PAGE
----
hands visible above a wooden table as two people are engaged in a discussion

Teaching in Love

Not many should become teachers, my brothers, knowing that we will receive a stricter judgment, for we all stumble in many ways. If anyone does not stumble in what he says, he is a mature man who is also able to control his whole body. Now when we put bits into the mouths of horses to make them obey us, we also guide the whole animal. And consider ships: Though very large and driven by fierce winds, they are guided by a very small rudder wherever the will of the pilot directs. So too, though the tongue is a small part of the body, it boasts great things. Consider how large a forest a small fire ignites. And the tongue is a fire. The tongue, a world of unrighteousness, is placed among the parts of our bodies. It pollutes the whole body, sets the course of life on fire, and is set on fire by hell.

Every sea creature, reptile, bird, or animal is tamed and has been tamed by man, but no man can tame the tongue. It is a restless evil, full of deadly poison. We praise our Lord and Father with it, and we curse men who are made in God’s likeness with it. Praising and cursing come out of the same mouth. My brothers, these things should not be this way.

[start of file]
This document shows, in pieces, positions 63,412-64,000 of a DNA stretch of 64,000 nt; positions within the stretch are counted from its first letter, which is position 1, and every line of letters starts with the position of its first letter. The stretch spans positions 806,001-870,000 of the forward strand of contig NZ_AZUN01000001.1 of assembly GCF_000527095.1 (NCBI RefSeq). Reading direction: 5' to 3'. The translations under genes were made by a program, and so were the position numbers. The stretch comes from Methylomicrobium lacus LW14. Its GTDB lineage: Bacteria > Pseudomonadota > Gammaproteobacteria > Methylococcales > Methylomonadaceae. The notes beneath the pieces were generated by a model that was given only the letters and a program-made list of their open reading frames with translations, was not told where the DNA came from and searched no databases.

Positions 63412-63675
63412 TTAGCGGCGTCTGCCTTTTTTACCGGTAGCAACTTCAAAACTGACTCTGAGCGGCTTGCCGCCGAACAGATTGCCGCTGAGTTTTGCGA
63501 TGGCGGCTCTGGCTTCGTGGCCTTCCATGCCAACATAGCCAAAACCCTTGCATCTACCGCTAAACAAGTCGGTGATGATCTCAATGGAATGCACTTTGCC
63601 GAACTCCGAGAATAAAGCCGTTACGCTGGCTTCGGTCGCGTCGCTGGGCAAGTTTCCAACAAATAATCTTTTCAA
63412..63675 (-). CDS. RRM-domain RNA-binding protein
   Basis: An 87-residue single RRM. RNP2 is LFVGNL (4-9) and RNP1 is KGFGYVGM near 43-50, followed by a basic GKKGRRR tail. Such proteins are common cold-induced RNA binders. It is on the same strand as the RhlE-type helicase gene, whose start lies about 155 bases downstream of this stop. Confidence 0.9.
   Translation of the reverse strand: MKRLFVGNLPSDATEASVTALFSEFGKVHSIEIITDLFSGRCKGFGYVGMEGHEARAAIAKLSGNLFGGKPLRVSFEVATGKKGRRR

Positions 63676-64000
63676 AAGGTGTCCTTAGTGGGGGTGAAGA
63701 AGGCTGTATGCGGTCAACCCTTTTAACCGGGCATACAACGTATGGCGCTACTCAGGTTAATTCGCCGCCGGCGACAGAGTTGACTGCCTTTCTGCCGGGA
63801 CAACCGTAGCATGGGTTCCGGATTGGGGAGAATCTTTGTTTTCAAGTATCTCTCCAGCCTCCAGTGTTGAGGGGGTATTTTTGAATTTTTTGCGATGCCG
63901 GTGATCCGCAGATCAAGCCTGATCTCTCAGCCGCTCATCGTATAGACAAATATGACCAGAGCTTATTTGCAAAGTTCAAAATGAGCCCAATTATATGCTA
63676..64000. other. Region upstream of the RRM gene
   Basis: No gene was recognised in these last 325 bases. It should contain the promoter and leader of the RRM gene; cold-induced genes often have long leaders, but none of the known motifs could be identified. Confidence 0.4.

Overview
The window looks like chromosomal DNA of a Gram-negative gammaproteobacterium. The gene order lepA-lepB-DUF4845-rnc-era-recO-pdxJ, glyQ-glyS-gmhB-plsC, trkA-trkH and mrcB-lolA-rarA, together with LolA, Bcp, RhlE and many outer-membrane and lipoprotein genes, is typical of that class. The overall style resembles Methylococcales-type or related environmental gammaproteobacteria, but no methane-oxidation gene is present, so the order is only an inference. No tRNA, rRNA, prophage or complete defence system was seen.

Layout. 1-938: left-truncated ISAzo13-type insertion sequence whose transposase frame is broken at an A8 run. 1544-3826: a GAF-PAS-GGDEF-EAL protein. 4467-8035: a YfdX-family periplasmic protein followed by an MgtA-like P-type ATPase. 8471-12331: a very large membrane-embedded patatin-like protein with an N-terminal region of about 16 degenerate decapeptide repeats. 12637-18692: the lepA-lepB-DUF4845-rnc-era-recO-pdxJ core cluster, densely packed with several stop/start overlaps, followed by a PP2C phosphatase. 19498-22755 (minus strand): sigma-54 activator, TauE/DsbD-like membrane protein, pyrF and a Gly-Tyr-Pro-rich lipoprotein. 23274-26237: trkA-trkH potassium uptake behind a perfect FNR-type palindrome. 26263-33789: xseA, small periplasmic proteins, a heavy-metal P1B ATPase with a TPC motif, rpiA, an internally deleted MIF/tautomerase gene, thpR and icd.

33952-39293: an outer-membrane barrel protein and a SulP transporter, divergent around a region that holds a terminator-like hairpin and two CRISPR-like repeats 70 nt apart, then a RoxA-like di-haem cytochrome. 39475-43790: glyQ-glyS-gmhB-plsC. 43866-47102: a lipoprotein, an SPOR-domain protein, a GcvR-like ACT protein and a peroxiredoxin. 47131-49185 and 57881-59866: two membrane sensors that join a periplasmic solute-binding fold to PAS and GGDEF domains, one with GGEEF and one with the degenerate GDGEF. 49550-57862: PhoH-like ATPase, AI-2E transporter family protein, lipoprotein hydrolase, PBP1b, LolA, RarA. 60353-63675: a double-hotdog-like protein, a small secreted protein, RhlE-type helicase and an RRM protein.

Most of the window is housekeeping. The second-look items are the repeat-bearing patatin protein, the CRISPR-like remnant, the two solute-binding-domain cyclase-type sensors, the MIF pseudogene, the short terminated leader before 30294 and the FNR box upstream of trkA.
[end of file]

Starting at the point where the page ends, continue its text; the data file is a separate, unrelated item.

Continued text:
James 3:1–10

We teach because we love other people, but it’s also important that we approach our teaching in a loving way. James 3 offers a warning about our teaching — that it matters howwe speak to and about other people. This is an increasingly challenging topic in our modern culture. Our ability to instruct and discuss things in a civil and kind way is steadily deteriorating. As ambassadors of God’s word, we cannot blind ourselves to the way this kind of discourse influences us, and we have to be self-reflective about the way we talk about our faith and beliefs with others.

Am I Teaching or Arguing?

The first thing we need to think about is whether we are discussing God’s word or arguing about it. The easiest way to do this is to look at our own motivations: Am I trying to win, or am I trying to help someone on their journey? If it’s the latter, then we will watch what we say and how we say it. That’s being loving toward that person. On the other hand, if I just want to win, then I’ll treat the other person however it takes for them to back down and let me feel validated. If I’m in a discussion for myself — even if it’s about spiritual topics — then I’m not teaching in love.